Allies are the key to LGBT success. Over the years, we’ve changed hearts and minds that once rejected our existence by amplifying the value of love and acceptance.
I understand that the Orlando attack touches on issues of racial justice and gun violence, both polarizing and locally relevant matters in San Francisco. This protest of the mayor occurred when our city is struggling to respond to the SF Police Department’s racist text message scandal, the shootings of unarmed people of color, and our homeless crisis. Like in other cities, people of color in San Francisco feel under attack and often unprotected by law enforcement. So I understand why many fellow residents view Orlando through such a localized lens, and I believe that they must be heard.
But these protestors singled out the Mayor in a way that did nothing but put personal enmity at center stage, resulting in many LGBT people feeling that the sense of unity so many of us sought at the Orlando vigil was shattered.
Unfortunately, the political opportunism doesn’t stop there. San Francisco is currently in the midst of a highly-divisive campaign over who will replace State Senator Mark Leno, the LGBT legislative icon termed out at the end of this year. People with strong ties to one of the candidates claimed that Latino voices were excluded from the dialogue, insinuating that one of the vigil’s hosts and senate candidates is racist, even though one of the primary organizers of the event is Latino himself.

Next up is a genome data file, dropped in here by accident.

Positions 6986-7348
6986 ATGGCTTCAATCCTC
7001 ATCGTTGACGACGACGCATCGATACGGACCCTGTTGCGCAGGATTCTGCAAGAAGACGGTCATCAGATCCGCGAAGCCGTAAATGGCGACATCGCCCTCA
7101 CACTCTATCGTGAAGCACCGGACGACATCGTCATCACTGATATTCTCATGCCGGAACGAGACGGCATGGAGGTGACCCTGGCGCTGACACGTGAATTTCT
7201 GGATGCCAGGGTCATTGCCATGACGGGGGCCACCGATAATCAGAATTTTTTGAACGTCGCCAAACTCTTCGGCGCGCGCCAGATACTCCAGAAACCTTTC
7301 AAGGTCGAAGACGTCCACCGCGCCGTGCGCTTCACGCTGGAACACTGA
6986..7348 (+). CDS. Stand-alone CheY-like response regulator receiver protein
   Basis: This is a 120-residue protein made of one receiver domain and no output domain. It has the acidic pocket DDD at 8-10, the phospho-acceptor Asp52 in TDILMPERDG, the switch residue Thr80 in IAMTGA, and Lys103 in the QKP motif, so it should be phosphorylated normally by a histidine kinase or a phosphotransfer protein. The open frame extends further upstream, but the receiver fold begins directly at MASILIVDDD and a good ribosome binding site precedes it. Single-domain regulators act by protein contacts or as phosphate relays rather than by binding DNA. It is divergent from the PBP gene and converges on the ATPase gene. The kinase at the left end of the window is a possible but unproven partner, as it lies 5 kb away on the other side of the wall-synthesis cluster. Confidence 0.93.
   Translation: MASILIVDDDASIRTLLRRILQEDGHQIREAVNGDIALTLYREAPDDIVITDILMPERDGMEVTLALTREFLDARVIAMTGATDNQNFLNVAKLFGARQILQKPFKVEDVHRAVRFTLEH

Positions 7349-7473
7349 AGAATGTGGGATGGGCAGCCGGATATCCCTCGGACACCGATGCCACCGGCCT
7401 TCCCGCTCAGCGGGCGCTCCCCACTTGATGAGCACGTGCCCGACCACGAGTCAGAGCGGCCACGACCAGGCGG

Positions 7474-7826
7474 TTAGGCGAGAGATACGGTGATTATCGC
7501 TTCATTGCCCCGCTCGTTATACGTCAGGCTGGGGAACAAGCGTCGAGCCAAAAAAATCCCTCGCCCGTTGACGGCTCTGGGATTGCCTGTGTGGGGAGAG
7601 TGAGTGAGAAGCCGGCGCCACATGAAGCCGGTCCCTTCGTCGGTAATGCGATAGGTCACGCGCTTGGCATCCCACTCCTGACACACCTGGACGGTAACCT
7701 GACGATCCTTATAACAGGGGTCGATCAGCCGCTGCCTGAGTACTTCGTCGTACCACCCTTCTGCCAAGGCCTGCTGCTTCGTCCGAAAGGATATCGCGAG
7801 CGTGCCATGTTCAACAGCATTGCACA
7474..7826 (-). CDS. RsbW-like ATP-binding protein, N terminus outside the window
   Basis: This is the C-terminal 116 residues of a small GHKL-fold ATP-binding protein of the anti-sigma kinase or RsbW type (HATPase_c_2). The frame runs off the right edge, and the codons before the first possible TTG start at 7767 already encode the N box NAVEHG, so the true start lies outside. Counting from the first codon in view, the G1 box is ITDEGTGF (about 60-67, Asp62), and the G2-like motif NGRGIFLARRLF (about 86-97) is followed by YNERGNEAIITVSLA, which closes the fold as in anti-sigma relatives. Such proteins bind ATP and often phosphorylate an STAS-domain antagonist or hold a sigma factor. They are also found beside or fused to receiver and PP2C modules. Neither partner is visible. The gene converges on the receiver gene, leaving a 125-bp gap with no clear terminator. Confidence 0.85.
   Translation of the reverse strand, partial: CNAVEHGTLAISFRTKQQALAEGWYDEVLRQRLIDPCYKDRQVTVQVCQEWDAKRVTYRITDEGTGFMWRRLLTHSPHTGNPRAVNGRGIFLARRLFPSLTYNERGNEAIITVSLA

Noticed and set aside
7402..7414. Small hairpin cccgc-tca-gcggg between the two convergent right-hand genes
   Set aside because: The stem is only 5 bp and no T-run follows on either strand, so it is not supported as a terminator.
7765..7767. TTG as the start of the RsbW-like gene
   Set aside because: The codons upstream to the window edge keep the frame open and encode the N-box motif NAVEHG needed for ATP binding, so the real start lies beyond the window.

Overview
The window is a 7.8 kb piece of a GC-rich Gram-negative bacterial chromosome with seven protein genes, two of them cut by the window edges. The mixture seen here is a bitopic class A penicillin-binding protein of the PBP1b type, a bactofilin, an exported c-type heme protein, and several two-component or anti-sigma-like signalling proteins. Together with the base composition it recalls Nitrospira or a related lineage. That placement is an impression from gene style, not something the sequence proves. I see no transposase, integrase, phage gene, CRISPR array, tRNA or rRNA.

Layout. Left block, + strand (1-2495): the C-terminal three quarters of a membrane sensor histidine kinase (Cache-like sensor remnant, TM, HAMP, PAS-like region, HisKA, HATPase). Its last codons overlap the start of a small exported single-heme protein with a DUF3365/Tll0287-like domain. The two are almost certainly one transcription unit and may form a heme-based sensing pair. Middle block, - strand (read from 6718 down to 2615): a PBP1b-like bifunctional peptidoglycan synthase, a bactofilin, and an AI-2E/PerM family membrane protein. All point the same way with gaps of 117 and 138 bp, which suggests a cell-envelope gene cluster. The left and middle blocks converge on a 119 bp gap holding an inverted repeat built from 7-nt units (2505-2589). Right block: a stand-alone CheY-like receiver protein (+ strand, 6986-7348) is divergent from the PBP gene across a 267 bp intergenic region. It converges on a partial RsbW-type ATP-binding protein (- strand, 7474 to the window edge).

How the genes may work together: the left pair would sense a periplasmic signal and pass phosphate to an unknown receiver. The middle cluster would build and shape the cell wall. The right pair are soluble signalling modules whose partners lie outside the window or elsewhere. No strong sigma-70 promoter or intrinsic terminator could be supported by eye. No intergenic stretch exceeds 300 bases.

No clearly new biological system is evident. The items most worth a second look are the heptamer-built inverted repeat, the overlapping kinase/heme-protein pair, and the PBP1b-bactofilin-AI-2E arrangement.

Salt, meet wound.
The crowd’s undisciplined and disrespectful display did nothing to further their cause and did not generate much sympathy. By protesting the Mayor, they sought to turn the Orlando attack into an issue about San Francisco, rather than a space to mourn the loss of LGBT and Latino lives in Orlando, as well as speak out against grotesque attempts to pit LGBT people against Muslims. Do we want to exploit the lives of 49 murdered LGBT people to attack local, pro-LGBT politicians? Is that in any way justified?
Tragedies and related memorials can lead to advocacy, but this happens when the action comes from a place of unity and mutual support for common values. The message we hoped to send that night is that San Francisco will help lead the way in demanding commonsense gun control.
How are we, as San Francisco, supposed to fulfill our role as an LGBT haven if we let ourselves localize the Orlando tragedy in such destructive ways? Why are we neutering the City’s unified passion for eradicating xenophobia and strengthening gun control by devolving into divisive, candidate-driven campaigns?
Polarizing debate among shades of blue in San Francisco is nothing new, but if we as a city want to lead the way on LGBT issues, exploiting tragedies for political gain is not the answer.